M. F. Hussain on his part has expressed regret for the offence caused to Hindus, but has so far ruled out withdrawal of any paintings, saying that it is ultimately the right of any artist to play with religious imagery as he or she pleases.

Hindu Voice comment:
Hindus have always been a very 'pro-art' people, and have therefore produced a massive amount of spiritual and sacred art, which is a form of devotional expression. It is natural that modern day artists may want to use this as a starting point for some of their own work. It is not in our nature to stop people expressing themselves as they desire. The question arises as to when, if at all, the line should be drawn as to what is acceptable and what is not. The answer to this question is an individual one, and different views towards it will naturally exist within our community. The current protests over M. F. Hussain's paintings indicate that many Hindus feel quite strongly that artistic license should respect the sensibilities of people who hold the art as sacred. It is also hard not to take a cynical view of the fact that for years M. F. Hussain has experimented with controversial depictions of revered Hindu figures, but has studiously avoided controversial art on the theme of his own religion, being fully aware the repercussions would have been of an entirely different nature.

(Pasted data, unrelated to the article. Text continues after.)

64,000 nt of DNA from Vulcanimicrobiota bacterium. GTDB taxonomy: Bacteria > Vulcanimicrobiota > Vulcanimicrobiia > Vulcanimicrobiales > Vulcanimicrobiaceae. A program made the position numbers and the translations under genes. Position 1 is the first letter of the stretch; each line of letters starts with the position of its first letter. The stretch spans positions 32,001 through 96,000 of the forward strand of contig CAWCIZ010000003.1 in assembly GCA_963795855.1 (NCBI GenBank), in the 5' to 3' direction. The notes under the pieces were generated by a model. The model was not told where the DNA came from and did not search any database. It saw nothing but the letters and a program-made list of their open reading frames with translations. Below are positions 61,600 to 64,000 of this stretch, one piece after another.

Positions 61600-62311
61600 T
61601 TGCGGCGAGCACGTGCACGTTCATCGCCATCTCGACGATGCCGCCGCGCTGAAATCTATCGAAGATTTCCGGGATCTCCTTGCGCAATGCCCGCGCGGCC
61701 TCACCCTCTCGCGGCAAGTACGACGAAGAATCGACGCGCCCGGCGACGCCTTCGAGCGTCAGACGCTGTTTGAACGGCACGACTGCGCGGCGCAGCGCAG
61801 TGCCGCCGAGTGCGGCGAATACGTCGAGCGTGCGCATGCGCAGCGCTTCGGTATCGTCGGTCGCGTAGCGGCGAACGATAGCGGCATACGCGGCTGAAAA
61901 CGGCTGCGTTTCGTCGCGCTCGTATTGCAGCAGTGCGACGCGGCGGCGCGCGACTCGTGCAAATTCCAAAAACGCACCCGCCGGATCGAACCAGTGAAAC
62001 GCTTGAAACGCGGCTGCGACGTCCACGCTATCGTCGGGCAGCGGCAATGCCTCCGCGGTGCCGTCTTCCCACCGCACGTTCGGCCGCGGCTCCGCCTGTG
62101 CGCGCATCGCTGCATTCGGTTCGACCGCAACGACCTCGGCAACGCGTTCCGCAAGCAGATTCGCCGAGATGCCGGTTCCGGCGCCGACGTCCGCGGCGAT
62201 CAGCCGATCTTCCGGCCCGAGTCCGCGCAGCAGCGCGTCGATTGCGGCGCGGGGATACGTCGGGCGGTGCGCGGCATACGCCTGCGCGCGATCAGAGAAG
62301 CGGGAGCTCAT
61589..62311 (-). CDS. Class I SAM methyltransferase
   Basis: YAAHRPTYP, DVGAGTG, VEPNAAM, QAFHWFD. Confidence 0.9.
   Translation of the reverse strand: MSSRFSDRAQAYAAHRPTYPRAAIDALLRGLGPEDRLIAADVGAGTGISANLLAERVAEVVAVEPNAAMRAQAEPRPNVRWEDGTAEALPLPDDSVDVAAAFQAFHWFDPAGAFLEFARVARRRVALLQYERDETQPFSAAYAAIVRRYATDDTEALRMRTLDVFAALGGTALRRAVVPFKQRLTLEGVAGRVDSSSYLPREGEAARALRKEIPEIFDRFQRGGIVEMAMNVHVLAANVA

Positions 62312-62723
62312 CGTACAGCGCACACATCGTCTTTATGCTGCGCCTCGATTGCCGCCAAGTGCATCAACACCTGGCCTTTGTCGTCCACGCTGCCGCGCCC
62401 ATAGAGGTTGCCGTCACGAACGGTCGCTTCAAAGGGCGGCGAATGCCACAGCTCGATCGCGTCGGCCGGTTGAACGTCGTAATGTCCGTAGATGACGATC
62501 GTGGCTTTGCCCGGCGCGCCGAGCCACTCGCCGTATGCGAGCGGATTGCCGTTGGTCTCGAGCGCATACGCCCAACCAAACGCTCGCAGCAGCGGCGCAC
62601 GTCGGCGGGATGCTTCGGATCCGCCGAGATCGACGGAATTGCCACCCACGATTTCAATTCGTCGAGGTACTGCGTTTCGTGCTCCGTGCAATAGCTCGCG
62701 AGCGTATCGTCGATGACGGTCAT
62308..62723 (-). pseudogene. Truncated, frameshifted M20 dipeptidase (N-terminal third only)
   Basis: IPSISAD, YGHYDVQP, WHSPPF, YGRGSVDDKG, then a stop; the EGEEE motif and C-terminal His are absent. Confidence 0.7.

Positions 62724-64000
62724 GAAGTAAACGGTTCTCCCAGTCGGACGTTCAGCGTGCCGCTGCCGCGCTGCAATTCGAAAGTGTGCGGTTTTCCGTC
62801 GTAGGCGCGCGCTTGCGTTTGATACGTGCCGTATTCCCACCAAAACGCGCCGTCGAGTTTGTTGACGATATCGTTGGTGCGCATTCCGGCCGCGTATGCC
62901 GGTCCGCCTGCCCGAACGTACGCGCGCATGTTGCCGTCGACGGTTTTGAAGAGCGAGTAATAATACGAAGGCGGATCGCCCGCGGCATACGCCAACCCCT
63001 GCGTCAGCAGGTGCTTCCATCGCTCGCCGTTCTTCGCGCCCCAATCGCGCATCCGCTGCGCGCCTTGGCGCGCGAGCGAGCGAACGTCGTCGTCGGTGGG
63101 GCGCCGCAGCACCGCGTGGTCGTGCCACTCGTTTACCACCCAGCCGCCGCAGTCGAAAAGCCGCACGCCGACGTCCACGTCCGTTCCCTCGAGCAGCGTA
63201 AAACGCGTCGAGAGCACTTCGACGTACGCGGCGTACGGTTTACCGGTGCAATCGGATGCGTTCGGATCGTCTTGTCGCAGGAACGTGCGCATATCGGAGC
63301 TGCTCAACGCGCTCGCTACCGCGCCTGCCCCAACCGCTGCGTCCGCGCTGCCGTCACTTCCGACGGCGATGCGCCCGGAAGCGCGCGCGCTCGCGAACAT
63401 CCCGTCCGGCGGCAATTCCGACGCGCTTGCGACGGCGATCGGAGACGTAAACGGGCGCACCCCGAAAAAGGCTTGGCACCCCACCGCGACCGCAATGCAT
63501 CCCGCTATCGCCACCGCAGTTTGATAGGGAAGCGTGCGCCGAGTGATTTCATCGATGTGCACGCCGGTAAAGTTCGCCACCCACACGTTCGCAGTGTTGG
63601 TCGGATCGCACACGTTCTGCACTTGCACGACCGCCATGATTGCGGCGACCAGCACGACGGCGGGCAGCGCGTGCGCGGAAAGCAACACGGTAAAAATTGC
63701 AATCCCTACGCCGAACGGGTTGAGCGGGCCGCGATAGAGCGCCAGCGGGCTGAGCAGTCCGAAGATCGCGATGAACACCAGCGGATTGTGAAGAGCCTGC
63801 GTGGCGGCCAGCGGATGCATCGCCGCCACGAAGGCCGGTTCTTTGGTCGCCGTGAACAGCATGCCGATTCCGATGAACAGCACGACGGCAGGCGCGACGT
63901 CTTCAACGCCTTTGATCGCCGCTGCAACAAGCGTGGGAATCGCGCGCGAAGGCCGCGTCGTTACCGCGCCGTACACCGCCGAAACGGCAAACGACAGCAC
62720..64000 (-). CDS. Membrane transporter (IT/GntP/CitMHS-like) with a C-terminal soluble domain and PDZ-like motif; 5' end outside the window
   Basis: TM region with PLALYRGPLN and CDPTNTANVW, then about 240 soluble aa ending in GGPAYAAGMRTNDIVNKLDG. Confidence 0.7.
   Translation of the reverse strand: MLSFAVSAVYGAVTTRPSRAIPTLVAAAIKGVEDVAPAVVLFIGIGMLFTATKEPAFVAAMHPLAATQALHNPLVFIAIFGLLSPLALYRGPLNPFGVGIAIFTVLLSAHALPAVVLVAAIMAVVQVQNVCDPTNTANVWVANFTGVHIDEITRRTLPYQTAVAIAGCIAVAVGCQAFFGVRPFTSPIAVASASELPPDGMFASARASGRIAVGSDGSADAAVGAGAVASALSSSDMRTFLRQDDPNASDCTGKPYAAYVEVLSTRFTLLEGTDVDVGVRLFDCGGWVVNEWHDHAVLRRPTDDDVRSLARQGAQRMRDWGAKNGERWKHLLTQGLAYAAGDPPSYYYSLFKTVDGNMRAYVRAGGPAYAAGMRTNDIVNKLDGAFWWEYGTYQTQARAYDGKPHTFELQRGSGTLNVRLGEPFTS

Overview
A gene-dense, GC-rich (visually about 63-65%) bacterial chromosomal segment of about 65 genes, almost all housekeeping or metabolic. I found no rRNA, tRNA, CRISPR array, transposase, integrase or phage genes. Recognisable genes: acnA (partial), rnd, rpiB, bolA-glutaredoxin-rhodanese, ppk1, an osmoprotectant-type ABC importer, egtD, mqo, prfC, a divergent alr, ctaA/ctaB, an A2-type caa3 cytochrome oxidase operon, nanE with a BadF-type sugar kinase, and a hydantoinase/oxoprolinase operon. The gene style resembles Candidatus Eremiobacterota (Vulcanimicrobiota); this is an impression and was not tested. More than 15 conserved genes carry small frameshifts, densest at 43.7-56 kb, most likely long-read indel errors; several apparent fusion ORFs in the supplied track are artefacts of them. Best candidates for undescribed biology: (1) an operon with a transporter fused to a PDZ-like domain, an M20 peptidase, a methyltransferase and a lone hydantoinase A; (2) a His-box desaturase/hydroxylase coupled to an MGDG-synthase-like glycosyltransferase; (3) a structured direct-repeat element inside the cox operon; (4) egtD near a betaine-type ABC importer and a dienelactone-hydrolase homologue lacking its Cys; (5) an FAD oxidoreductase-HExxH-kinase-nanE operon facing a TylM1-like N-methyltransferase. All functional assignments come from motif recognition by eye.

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#69470 - 06/24/07 04:58 PM Re: Conspiracy of International Media [Re: madan]
sagefrakrobatik Offline
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Registered: 05/08/04
Posts: 185
THe questionable depiction of revered HIndu gods is not an isolated religious incident. I've read about a painting that depicted the blessed virgin Mary covered in elephant fieces. And this was labeled high art??

As far as the Asian Label goes. Asia is a mosaic of paradoxical cultures but on the other hand perhaps the reason why the press almagates these seemingly different cultures together is because seperately they have little power. Perhaps when Pakistanis or other Asian groups reach a critical mass then seperate identites will be born.
_________________________
Your name is ambiguity my name is something hands can hold/ but oceans part tidal waves just to watch the starlet unfold -- Aesop Rock